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The Problem

For those of us who actually use TeXLive, many of us fairly quickly learn the importance of installing it into /usr/local/texlive instead of the RPM method. There are several advantages to this:

What we tend to do is create a user that is the TeXLive administrator account. I use gid 800 uid 800:

groupadd -g 800 texlive
useradd -g 800 -u 800 texlive
mkdir /usr/local/texlive
chown texlive:texlive /usr/local/texlive
passwd texlive

That creates an otherwise unpriveleged user that has write permission to /usr/local/texlive. I can then log in as that user to rsync my TeXLive from another machine or to run the TeXLive network installer.

It works just swell. All my other user accounts, including the root user and the filesystem, are safe from mistakes that happen when administering the TeXLive system, and the TeXLive system is safe from all other users except for what root can do. Except there is one problem. The RPM database doesn't know about it.

Actually there are two problems, both related to RPM.

Problem One: Dependency Bloat

As I'm getting older, using emacs for LaTeX is getting more difficult. I want to use a nice GUI to author my content, one with tabs that are easy to switch between using the mouse, etc., so I found a really cool TeX editor that meets my needs: LaTeXila.

The LaTeXila RPM depends upon something called LaTeX-Mk which when installed wants to pull in over 200 texlive RPMs.

I don't even use the feature of LaTeXila that needs LaTeX-Mk, I only use LaTeXila for the syntax highlight. To compile the TeX I use the command line. And I already have a full TeXLive install, I don't want 200+ useless RPMs installed just so I can use a pretty text editor. Installing that many RPMs means a crapload of them will be updated, slowing down my update process and on several occassions in Fedora, I've had my workflow interrupted with an update warning where every single fucking update was one of these texlive RPMs that I do not even use.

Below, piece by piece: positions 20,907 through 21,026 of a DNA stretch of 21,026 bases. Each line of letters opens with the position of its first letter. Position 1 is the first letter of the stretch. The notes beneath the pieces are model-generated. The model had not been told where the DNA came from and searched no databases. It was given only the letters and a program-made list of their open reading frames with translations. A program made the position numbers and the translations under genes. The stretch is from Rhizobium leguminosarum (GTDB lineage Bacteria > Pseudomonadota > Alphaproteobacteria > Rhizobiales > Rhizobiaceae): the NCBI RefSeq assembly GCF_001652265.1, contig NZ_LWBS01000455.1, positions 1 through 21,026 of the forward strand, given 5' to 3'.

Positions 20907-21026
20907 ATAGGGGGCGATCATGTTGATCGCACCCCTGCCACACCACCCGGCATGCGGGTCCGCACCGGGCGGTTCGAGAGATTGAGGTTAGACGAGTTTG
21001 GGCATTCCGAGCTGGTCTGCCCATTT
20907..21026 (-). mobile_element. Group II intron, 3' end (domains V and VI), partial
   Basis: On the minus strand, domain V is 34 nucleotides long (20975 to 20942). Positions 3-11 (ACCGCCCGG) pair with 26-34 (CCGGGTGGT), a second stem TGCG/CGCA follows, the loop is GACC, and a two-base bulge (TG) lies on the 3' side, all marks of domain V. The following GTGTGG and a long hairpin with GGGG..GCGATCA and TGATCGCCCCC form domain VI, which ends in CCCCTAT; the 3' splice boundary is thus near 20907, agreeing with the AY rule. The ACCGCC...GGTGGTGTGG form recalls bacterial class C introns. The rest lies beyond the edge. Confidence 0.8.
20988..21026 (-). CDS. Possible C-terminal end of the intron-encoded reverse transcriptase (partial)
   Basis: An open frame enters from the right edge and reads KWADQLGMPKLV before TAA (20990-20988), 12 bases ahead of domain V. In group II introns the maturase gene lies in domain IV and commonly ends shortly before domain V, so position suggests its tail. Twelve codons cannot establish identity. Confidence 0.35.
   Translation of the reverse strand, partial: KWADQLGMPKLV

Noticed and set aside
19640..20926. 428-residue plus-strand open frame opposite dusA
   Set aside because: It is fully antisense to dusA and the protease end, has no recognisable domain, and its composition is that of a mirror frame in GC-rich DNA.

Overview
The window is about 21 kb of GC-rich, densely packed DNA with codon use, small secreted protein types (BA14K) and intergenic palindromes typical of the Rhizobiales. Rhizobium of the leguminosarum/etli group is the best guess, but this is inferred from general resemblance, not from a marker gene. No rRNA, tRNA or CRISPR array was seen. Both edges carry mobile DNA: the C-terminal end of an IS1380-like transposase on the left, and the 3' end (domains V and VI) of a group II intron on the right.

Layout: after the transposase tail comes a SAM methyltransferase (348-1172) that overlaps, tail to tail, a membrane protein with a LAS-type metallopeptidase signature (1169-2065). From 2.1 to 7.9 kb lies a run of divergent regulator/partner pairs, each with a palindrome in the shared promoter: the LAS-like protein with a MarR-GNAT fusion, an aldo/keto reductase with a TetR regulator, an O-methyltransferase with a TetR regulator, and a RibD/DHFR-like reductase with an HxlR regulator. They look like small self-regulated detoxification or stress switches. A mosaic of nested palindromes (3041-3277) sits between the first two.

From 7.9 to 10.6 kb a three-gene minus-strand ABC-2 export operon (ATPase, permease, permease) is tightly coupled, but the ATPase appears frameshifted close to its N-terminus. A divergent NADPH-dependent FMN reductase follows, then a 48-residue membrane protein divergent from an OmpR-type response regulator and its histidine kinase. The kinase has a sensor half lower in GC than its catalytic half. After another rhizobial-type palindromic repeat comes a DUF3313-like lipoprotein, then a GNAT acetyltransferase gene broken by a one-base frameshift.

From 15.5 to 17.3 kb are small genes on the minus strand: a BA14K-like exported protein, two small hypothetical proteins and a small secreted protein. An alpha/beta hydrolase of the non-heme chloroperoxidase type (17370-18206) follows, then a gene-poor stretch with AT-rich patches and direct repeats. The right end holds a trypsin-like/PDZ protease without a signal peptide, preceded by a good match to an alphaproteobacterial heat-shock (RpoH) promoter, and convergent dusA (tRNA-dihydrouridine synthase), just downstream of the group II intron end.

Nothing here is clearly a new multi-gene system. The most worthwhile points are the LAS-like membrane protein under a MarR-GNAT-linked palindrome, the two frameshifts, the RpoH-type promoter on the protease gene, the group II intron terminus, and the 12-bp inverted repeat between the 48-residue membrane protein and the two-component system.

I understand that TeXLive needs to be packaged. It needs to be there for apps that use it in their build process (e.g. documentation) and for the casual user, but it is a royal pain in the ass.

Problem Two: Packages That Install TeX Components

There are some RPMs that are not part of TeXLive but will want to install some TeX components and use the TeX system. On Fedora/Red Hat systems these RPMs will install their style files into /usr/share/texlive/texmf-dist as that is the TEXMF tree that the RPM install of TeXLive uses.

They will then want to run /usr/bin/texhash to update the ls-R files so the TeX system knows where to find the styles.

It is not just as simple as adding /usr/share/texlive/texmf-dist to the TEXMF trees my local install looks in, the texlive user does not have write permission to that directory so it can not update the ls-R file. And for several reasons, I do not want the root user executing the texhash command that is part of my local TeXLive install. The obvious reason is security, the root user should never execute programs that another user on the system has write permission to. As good as SELinux is, I'm surprised it allows it.

The Solution

The solution I have come up with is two-fold. It involves an RPM that provides the various texlive dependencies that cause texlive packages to be pulled into the install process, and the second part involves a cron job running as the texlive user to replicate the /usr/share/texlive/texmf-dist in a directory the texlive user has write permission to.